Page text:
ECTACO Shop | Multilingual Handheld OCR Scanner ECTACO/Pen 3.0

by T. Bryan

An Essential Tool for Students and Researchers

As a scholar who works with books and other printed sources a lot, I have long been on the lookout for an easy way to scan text into my laptop. I've tried using both flatbed scanners and digital cameras for this purpose, but I've found both to be awkward and time-consuming. That's why I was pleased to discover the C-Pen 2.0 - it's not perfect, but it does the job quicker and more easily than any of the alternatives.

ECTACO/C-Pen 3.0

- It's easy to use; you just press the pointer to the page and a light comes on to let you know that the sensor is active. You then sweep the C-Pen from left to right at moderate speed as if it were a highlighter, and it converts the text on the page into electronic characters on your computer.
- The text instantly appears wherever the cursor on your screen is located, so you can use this device with just about any Windows program (e.g., Word, Access, etc.).
- The recognition rate is higher than I thought it would be; it's better than 99% on book-sized text. In practical terms, this means that you'll get one or two errors on average per paragraph, but these flaws are easily corrected (particularly if your spell checker highlights them for you automatically).
- It's small and easily portable, so you can take it with you to libraries and archives with a laptop.

- The character recognition is sometimes thrown off by underlining and other marks on the page.
- You must use it with a PC or laptop that has a USB port (it doesn't run on batteries like some scanning pens).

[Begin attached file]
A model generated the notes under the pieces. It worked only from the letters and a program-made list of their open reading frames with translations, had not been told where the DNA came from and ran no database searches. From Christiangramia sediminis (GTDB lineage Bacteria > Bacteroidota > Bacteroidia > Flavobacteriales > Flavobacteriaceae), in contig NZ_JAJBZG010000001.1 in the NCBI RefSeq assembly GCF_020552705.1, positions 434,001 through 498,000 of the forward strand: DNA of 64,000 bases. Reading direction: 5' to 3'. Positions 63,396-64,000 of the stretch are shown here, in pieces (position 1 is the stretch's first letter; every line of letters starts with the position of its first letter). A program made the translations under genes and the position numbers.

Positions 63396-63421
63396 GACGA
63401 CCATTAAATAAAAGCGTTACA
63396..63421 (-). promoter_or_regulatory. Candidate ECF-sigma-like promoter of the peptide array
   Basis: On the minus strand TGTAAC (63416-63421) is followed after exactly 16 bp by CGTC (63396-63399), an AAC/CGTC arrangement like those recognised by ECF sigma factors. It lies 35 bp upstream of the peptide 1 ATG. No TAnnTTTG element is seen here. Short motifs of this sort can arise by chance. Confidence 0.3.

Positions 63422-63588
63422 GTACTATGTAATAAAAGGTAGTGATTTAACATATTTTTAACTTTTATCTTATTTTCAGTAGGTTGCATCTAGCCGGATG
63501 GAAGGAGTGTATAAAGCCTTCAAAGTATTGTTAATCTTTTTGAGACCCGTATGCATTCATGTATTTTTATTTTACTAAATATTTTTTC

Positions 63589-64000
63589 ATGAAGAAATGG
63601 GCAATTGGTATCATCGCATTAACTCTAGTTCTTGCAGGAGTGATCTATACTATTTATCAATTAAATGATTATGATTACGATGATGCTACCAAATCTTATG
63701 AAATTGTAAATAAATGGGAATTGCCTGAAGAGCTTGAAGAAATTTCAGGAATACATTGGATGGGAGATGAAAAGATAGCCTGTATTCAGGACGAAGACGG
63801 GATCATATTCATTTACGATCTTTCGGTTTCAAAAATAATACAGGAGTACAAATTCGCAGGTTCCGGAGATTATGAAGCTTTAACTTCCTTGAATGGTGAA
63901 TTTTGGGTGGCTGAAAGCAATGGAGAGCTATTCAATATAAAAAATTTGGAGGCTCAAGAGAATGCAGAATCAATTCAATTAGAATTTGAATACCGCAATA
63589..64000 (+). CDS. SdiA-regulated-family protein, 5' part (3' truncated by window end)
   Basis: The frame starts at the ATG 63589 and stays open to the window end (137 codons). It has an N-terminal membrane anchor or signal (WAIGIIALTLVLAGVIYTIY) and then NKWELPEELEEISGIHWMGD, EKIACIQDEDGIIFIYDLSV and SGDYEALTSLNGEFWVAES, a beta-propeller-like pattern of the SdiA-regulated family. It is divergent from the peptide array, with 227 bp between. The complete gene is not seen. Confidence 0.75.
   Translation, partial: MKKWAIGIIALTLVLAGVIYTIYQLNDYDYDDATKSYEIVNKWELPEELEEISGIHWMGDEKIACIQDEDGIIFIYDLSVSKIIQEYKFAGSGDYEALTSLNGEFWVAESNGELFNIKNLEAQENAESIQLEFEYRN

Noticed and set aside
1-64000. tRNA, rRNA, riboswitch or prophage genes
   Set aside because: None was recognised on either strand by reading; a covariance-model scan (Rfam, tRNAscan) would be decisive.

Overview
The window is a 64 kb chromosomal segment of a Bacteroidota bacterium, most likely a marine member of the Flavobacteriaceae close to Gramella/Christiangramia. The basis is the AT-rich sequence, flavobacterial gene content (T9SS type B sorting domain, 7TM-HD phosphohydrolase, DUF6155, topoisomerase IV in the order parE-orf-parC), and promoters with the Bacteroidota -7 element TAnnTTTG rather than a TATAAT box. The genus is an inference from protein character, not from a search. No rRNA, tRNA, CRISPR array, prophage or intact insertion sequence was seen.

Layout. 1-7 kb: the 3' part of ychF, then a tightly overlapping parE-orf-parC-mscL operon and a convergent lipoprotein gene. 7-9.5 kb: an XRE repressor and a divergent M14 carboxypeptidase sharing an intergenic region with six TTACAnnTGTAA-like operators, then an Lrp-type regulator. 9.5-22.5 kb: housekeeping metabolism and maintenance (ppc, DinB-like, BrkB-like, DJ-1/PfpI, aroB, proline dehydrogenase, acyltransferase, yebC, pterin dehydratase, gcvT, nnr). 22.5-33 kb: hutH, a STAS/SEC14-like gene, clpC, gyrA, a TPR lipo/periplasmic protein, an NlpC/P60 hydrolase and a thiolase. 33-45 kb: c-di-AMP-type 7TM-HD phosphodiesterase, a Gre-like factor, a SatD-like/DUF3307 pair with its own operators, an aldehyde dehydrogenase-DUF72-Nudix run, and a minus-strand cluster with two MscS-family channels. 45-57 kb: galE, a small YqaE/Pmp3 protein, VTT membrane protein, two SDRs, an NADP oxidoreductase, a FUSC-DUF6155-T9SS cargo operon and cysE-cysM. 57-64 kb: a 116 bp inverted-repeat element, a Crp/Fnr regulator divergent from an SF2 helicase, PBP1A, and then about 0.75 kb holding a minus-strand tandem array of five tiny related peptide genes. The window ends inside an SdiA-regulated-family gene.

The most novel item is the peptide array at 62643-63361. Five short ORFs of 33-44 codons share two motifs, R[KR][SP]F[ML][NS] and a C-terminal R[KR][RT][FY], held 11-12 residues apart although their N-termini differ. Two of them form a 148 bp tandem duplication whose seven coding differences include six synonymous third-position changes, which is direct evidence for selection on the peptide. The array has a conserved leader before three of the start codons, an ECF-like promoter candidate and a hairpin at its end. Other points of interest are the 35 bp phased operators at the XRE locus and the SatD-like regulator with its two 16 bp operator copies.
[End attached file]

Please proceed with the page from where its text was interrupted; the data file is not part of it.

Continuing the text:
- Even though it recognizes just about every major language written in Latin, Cyrillic, or Greek letters, it can't handle older typefaces (like German Fraktur). It also has trouble recognizing some symbols (such as footnotes).
- You have to scan each line of text one at a time, so it's not necessarily the best solution if you need to copy many pages of text.

The bottom line is that the C-Pen 20 has been an excellent investment for me, and I recommend it to anyone who's looking for an easy way to transfer printed text into an electronic medium.

UPDATE (2011):

I wrote this review almost five years ago. I continue to think highly of this product - despite the occasional error, I'm still amazed at how accurately it reads text most of the time. I only have two caveats to add:
ECTACO/C-Pen 3.5

Only: $179.95

1) The original grey and beige C-Pen 2.0 doesn't work with newer 64-bit versions of Windows, only 32-bit ones. This is tricky - if you bought your PC or laptop in the past two years or so, you may be running a 64-bit version of Windows without realizing it (they both look the same to a non-technical user). You can check which version you have by going to Control Panel and selecting "System" - it should say "32-bit" or "64-bit" under "System Type." If you have a 64-bit copy of Windows, you'll need to buy the newer C-Pen 3.0 or 3.5, or else see if you can find a black C-Pen 20 (which is also 64-bit compatible).

2) Digital cameras and OCR (optical character recognition) technology have improved dramatically over the past few years. If you need to scan multiple pages of text into electronic form, a digital camera and a good software program (Finereader or Omnipage) might be a better alternative. For saving snippets of text, however, the C-Pen continues to be the best solution.

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